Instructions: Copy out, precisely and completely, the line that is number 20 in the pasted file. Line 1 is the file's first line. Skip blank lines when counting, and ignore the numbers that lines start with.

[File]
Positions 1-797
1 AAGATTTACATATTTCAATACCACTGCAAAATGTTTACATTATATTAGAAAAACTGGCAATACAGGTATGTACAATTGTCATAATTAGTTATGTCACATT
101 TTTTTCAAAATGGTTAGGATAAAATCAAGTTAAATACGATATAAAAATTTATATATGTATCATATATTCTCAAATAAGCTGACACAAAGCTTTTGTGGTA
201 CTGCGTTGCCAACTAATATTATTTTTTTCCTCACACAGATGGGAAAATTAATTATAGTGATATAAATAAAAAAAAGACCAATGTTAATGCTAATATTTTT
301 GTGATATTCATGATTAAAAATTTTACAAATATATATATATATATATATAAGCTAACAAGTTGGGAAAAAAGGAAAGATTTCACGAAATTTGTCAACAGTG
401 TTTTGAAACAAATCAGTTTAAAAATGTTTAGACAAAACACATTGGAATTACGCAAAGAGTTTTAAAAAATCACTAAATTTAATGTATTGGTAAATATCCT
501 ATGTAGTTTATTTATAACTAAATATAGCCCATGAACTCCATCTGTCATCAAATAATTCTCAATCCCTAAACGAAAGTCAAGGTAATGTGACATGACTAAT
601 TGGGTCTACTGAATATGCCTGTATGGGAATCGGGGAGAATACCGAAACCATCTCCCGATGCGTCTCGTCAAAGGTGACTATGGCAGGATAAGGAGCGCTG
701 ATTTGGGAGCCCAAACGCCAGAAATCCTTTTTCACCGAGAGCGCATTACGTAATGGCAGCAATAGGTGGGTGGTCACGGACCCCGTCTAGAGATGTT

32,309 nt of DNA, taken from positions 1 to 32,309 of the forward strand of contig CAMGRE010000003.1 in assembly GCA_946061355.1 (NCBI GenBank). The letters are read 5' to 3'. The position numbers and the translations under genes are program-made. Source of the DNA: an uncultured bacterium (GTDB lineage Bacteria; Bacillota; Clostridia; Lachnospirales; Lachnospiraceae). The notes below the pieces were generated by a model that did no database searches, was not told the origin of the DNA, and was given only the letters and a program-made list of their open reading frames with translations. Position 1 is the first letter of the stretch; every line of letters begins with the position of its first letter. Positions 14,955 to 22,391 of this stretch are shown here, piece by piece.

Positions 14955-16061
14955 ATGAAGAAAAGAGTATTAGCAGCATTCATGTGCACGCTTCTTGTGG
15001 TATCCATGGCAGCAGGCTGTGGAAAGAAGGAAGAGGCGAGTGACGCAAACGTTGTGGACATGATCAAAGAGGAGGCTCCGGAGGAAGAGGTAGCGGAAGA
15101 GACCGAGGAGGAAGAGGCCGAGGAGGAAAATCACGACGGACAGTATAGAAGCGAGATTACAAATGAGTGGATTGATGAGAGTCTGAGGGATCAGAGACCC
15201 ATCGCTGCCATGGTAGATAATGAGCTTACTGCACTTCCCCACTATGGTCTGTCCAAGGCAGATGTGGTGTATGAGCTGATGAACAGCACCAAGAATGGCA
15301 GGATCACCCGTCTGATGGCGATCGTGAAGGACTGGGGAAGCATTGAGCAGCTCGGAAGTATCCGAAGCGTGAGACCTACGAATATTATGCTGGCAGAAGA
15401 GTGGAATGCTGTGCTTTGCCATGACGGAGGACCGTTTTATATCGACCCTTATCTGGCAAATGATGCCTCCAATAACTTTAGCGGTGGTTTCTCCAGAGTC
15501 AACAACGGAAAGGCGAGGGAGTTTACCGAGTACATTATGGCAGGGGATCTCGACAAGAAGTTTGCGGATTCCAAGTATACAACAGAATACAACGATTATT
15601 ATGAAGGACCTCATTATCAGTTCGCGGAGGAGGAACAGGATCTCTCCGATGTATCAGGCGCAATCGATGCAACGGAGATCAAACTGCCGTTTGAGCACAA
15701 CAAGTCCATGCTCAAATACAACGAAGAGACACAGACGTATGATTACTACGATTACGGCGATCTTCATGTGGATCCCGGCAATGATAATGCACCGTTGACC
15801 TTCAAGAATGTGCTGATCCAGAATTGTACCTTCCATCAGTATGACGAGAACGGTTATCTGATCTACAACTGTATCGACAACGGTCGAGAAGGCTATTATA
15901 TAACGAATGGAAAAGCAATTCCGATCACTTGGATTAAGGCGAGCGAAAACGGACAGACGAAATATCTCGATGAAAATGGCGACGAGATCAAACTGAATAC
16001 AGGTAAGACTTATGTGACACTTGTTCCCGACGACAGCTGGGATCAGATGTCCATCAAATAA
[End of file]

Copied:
15701 CAAGTCCATGCTCAAATACAACGAAGAGACACAGACGTATGATTACTACGATTACGGCGATCTTCATGTGGATCCCGGCAATGATAATGCACCGTTGACC